ESPN: With CEO on the horizon and EVO upcoming soon after, how do you view the current competitive fighting-game schedule? Do you see the landscape for competitive fighting games changing, and how?

JWong: I'll only be playing Street Fighter V, Mortal Kombat 11, and Samurai Shodown, and I flew out five players to EVO under the JWong brand.

To be honest, I don't like the tours. There are too many tournaments. Nearly every week is some kind of tour tournament, and it's rough for pro players because they need to travel once a week. Viewership is lower because there are just too many tours. Back in the day, there were less opportunities to see a top player like Daigo Umehara, so it builds the momentum -- the excitement to see a player [now] is lower because there are just too many competitions.

It's like seeing a rerun of an episode or a different draft for it. It's obviously great for opportunity, but we need a difference like the Street Fighter League.

ESPN: What kind of content or event would you propose to help solve that problem?

JWong: I'm not sure there will be change, but if I had an opportunity to do something, I would propose a reality gaming house for a change of pace like ELEAGUE's Challenger show. All everyone knows about us is just our ability to play, and there's no background for us to relate to fans. A lot of that is due to social media, but a lot of players struggle to use that tool well.

ESPN: This year, it was Justin Wong the independent professional player and family man, but where do you expect to be in just a couple years' time?

JWong: I would like to have a second child, but I hope to create more opportunities for the fighting-game community. Maybe I will create an official team, but I will definitely try to travel less to ranking events. It's something to think about because I've been in many conversations and professional teams, and I have the knowledge and insight for it.

ESPN: How do you view the direction of your future with the competitive gaming sphere, and where is it heading?

JWong: A lot of players want to be sponsored or a professional gamer, but I never thought about that because I started on my own dime. It's not enough now to be a top player online because you need to show up at a tournament as a random player and make upsets happen. They need to invest and save up because it's important for exposure.

You don't need to be the best to be sponsored: You need to be seen and noticed and throw yourself in the pit.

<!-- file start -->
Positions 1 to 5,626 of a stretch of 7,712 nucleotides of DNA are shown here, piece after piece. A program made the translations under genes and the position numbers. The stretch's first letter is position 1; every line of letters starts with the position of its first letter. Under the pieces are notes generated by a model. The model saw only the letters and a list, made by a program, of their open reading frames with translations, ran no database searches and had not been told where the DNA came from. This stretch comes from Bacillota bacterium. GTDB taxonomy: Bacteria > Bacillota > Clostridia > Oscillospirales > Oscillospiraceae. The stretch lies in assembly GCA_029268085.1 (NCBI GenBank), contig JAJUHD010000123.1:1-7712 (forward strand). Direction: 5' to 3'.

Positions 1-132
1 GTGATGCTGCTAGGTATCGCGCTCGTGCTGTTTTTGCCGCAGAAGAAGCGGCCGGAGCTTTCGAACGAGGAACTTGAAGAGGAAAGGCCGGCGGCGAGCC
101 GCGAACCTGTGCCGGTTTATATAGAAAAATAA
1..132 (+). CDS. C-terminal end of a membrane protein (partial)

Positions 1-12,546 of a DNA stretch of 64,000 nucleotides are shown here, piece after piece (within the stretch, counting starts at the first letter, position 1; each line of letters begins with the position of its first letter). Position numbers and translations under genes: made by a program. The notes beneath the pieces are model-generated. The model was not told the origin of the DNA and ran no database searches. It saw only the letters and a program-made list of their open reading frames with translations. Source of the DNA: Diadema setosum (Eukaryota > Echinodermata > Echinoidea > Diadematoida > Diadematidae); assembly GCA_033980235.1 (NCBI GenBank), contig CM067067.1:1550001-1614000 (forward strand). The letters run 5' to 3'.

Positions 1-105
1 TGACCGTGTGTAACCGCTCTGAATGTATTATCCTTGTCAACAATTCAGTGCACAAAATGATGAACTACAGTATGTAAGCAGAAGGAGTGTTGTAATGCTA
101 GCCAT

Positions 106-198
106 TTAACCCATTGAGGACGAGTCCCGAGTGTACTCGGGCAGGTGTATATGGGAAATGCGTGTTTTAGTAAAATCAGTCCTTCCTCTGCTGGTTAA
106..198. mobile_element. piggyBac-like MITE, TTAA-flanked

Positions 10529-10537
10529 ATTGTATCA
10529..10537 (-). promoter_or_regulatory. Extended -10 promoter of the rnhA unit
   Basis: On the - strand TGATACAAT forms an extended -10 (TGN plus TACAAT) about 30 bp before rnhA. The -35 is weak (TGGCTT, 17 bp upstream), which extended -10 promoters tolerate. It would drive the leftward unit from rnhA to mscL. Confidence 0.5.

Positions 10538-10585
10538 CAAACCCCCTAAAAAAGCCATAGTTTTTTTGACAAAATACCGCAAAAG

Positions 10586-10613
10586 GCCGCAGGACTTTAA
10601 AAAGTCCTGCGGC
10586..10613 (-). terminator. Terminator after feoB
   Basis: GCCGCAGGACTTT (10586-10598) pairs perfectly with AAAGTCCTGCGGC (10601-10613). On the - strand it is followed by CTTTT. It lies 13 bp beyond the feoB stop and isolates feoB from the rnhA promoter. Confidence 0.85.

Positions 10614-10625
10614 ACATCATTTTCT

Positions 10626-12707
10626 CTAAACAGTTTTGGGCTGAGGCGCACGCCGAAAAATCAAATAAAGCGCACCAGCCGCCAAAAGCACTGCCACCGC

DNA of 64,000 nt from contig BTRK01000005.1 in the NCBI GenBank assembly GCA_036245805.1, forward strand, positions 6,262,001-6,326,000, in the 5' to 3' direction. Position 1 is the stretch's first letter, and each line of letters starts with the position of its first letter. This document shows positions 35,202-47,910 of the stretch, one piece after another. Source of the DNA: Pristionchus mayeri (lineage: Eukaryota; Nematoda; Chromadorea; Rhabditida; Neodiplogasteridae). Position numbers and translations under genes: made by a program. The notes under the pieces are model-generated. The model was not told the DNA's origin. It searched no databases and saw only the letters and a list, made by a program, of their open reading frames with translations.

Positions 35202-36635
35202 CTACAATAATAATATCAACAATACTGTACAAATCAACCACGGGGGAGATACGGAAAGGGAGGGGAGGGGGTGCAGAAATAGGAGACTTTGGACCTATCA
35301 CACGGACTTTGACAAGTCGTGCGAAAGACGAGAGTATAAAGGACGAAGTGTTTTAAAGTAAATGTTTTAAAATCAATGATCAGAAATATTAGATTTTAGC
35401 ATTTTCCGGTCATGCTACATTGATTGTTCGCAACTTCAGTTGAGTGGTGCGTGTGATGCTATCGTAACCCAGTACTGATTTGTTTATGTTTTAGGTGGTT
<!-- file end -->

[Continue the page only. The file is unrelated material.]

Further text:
ESPN: Any advice for players who want to start playing fighting games professionally and how to maintain a career as long as yours?

JWong: I was just in the right place in the right time. I've been in the fighting game community for so long, and my name was there from near the beginning. I invested nine years of my life to playing fighting games as a hobby -- I wanted to do this to make friends. Video games were a great place for me to talk to people and meet people around the world.

ESPN: With so many new games coming out like Samurai Shodown and big releases this year like Mortal Kombat 11, how do you keep up with all the titles?

JWong: I'm a huge stream monster and love watching replays of tournaments. I'll always have a stream on the background. I really like watching people play fighting games, and I learn a lot from just going off social media's findings. Because of the era we live in now, it's easier to digest information, and if you're a longtime fighting-game player, you'll be able to process it quicker.

ESPN: How do fighting games interest you, and how does one make your list of games to compete in?

JWong: I'm such a huge Capcom fan that I'll play anything Capcom-related. With MK11, I had such a fun time with MKX, I want to stick with it. Samurai Shodown is new, and I like new games in general. I usually give it a month or two, and it's just the perfect time frame because it's near EVO. There's been a surge with retro games at events, and I've been playing a lot of those at events.